Military cases form a substantial proportion of Stuart’s practice.
He has advised and represented claimants in a wide range of civil claims involving the Armed Forces, including serious orthopaedic injuries sustained during pre-recruitment and training exercises; non-freezing cold injuries (‘NFCIs’) and heat injuries; ‘blast lung’ injury; bullying, harassment and assault suffered during service; noise induced hearing loss (‘NIHL’) sustained as a result of service; and psychiatric injuries, including allegations of clinical negligence such as failures to diagnose and/or treat such symptoms following return from theatre.
He has also appeared in the First Tier Tribunal (War Pensions and Armed Forces) on appeals against awards or ineligibility under the Armed Forces Compensation Scheme (‘AFCS’), and has advised in cases involving the Criminal Injuries Compensation (Overseas) Scheme (‘CIC(O)’). He acts pro bono in such cases when appropriate.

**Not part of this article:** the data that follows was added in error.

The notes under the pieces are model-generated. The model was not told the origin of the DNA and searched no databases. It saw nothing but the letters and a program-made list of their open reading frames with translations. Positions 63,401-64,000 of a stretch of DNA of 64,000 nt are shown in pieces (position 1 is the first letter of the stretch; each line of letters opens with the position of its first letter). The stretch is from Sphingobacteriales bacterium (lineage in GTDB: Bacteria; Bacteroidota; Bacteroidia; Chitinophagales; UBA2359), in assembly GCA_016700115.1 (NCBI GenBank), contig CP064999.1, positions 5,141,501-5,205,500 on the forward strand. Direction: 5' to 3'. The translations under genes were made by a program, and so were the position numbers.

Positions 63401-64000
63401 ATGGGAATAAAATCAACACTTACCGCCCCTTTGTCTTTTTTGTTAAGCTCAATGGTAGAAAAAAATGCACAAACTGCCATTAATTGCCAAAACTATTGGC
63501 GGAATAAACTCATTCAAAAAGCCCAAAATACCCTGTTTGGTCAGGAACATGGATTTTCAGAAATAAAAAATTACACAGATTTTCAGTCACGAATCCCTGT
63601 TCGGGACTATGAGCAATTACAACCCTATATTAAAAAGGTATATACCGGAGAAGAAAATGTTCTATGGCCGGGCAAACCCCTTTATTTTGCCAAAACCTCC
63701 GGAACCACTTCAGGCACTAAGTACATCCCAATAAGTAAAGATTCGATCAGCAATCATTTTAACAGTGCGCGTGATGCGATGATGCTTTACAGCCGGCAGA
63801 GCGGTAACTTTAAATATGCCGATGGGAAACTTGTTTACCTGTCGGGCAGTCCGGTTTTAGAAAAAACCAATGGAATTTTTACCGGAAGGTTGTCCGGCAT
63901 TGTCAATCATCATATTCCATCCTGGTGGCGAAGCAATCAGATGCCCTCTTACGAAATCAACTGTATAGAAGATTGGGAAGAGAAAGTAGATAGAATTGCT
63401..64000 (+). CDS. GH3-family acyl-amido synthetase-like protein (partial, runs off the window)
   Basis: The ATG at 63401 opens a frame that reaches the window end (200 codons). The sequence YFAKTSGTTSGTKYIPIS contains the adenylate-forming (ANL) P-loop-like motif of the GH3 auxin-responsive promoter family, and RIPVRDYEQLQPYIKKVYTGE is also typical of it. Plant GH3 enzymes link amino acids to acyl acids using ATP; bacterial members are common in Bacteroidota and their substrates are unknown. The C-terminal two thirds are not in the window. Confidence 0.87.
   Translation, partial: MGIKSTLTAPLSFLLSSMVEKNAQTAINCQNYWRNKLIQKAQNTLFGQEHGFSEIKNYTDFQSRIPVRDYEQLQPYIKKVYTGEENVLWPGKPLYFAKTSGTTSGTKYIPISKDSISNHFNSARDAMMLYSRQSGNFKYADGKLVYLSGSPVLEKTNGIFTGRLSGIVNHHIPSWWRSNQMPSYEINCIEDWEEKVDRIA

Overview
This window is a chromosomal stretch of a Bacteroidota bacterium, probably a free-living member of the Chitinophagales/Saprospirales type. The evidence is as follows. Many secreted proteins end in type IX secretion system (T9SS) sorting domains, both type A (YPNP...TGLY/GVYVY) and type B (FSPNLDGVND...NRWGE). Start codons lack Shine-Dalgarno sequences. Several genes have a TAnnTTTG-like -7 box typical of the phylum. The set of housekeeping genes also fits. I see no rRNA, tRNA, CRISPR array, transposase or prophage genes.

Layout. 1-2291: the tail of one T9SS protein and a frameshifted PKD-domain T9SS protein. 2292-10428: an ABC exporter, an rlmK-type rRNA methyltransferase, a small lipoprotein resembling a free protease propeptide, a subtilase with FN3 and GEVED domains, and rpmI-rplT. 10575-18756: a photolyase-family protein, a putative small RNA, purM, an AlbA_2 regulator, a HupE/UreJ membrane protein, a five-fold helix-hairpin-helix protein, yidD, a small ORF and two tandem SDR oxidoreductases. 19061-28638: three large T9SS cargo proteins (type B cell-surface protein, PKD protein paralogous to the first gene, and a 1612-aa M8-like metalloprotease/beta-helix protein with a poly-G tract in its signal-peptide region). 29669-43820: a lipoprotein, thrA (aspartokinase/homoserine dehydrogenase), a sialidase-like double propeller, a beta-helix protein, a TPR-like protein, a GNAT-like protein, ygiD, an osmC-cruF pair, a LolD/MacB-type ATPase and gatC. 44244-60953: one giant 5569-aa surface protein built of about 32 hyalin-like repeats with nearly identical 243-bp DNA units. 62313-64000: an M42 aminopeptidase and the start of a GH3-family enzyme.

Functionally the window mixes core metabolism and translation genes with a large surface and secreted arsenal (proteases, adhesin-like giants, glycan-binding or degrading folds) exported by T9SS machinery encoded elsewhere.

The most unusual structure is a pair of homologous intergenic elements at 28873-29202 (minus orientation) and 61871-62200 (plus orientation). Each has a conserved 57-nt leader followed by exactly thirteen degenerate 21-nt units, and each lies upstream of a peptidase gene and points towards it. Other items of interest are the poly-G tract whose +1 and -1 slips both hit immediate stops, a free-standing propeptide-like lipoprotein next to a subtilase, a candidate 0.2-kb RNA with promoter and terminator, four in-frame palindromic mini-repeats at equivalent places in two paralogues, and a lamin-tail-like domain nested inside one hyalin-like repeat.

As with all personal injury claims, Stuart is keen to be involved from an early stage. He is happy to provide informal advice and assist with the instruction of experts with military specialism, on both liability and quantum.
His expertise in military cases means he is well placed to draft pleadings and to advise on the complex loss of earnings and pension loss claims which are often a feature of such cases, and their overlap with Guaranteed Income Payments (‘GIPs’) awarded under the AFCS.
X v M (2021) – acted for the claimant who had sustained an NFCI during exercises with the British Army. Settled for a six-figure sum.
X v M (2020) – acted for the claimant who sustained a broken ankle during a military prerecruitment course. Liability was contested and expert liability, medical and employment evidence was required. The claim settled for £175,000 net at a JSM.
X v M (2019) – in this liability-denied military claim involving a significant knee injury sustained during a training exercise, Stuart acted for the claimant throughout and secured a net settlement of £335,000 at a JSM.